When billings size isn’t everything

Britain’s biggest media buyer would like to emphasise all the other things it is good at.

SBHD: Britain’s biggest media buyer would like to emphasise all the other things it is good at.

Ma Zenith has had a makeover. The offices have been tarted up, the logo has been zapped and a credentials presentation created to highlight the company’s non-buying resources. Strategic planning, research, client training, direct response, media forecasting and its world-wide network have been pushed to the fore.

With half an eye on the recent unwanted changes at Charlotte Street, Zenith Media emphasises that the new brand identity has been 18 months in the planning. Chief executive Christine Walker calls it not so much a repositioning as a “brand enhancement”.

“We haven’t changed our emphasis, we’ve added to it,” Zenith deputy managing director and strategic planning director Andy Tilley says. “We’re looking to be a full-service media brand.”

Zenith is not alone. Optimedia has rejigged its credentials presentation in recent months to put the emphasis on the company’s “creative planning and buying” case histories. More and more buying agencies are accepting sound buying as a given and concentrating on other strengths to differentiate themselves from the mob.

Such initiatives have been tried before. Zenith changed its name from Zenith Media Buying Services to Zenith Media in 1991 when Tilley, one of the most respected media planners in the industry, was brought in from DFSD Bozell.

Carat Research and its well-promoted branded research was meant to dispel the “gorillas with calculators” image of the company’s buying strengths. CIA has done a similar thing with its MediaLab. Yet TMD Carat’s hard-buying reputation persists because people don’t like to have their perceptions challenged.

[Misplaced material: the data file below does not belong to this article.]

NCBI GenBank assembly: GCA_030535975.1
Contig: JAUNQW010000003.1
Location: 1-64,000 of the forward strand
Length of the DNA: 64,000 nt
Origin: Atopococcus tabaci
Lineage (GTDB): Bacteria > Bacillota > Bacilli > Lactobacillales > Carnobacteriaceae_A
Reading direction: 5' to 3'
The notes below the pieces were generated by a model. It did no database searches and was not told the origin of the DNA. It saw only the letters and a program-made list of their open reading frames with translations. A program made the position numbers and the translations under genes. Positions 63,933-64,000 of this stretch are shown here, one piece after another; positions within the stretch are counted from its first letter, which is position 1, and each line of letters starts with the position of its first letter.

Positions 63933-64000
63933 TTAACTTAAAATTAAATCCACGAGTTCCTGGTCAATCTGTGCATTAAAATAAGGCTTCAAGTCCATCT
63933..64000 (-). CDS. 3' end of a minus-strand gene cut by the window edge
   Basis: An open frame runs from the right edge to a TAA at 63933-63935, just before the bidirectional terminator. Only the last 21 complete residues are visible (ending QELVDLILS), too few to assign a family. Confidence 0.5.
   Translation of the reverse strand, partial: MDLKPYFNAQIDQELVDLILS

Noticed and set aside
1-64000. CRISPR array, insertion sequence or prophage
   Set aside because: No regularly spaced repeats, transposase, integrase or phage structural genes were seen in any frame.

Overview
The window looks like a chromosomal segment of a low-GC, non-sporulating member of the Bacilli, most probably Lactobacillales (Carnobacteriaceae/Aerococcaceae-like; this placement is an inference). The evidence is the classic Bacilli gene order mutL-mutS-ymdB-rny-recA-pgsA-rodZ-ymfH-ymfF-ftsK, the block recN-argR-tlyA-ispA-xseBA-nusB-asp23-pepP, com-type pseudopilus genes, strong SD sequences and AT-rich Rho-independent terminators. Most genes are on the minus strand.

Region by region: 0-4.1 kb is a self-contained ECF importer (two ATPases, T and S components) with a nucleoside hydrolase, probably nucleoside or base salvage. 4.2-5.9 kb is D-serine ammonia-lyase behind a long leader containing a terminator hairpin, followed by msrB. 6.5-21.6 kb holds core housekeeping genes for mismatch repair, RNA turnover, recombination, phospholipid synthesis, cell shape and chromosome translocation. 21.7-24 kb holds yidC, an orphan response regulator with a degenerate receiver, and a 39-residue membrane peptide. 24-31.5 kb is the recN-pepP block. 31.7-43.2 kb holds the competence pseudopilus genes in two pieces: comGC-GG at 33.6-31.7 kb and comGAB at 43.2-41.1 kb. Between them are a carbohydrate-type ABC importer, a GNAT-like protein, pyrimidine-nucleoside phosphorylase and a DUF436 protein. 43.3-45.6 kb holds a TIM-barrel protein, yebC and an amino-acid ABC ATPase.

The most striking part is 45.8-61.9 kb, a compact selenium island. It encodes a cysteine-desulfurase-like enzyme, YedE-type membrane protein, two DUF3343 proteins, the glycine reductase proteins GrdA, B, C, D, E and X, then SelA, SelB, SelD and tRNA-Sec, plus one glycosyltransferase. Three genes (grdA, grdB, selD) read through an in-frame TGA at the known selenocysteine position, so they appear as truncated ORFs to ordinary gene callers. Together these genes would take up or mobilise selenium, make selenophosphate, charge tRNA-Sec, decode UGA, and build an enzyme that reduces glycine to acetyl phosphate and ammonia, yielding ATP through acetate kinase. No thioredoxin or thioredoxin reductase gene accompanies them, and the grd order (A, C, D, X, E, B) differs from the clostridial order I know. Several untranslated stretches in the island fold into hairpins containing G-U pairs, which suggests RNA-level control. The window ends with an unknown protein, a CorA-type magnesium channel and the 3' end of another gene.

There are a number of arguments about why media buying agencies like to add strings to their bows. One is that as clients pay more attention to media they are becoming more demanding and want not just cost-effective media buying but well-rounded media solutions.

The impetus may also come from the fragmenting media landscape. The relationship between consumers and the media is becoming more complex and there are many new ways to get your media buying wrong.

There is a more cynical argument: “Agencies are often branding resources that they already possessed in order to add a value to their brand that can then be charged for,” one marketing director says. “I suppose it is seen as a way of clawing back some of the margins they lost during the recession.”

It would be naive to believe that agencies and independents could get away with such an approach without their clients catching on. After all, it is the way brand advertisers have always increased their margins.

Zenith’s move carries a message about the direction the market is moving in. If you have the largest billings in the market by a factor of about two and a half it may seem sensible to emphasise the clout you carry in buying negotiations, rather than the other resources any other agency could lay claim to. The fact that the company has chosen this seemingly rockier path proves buying is no longer enough.

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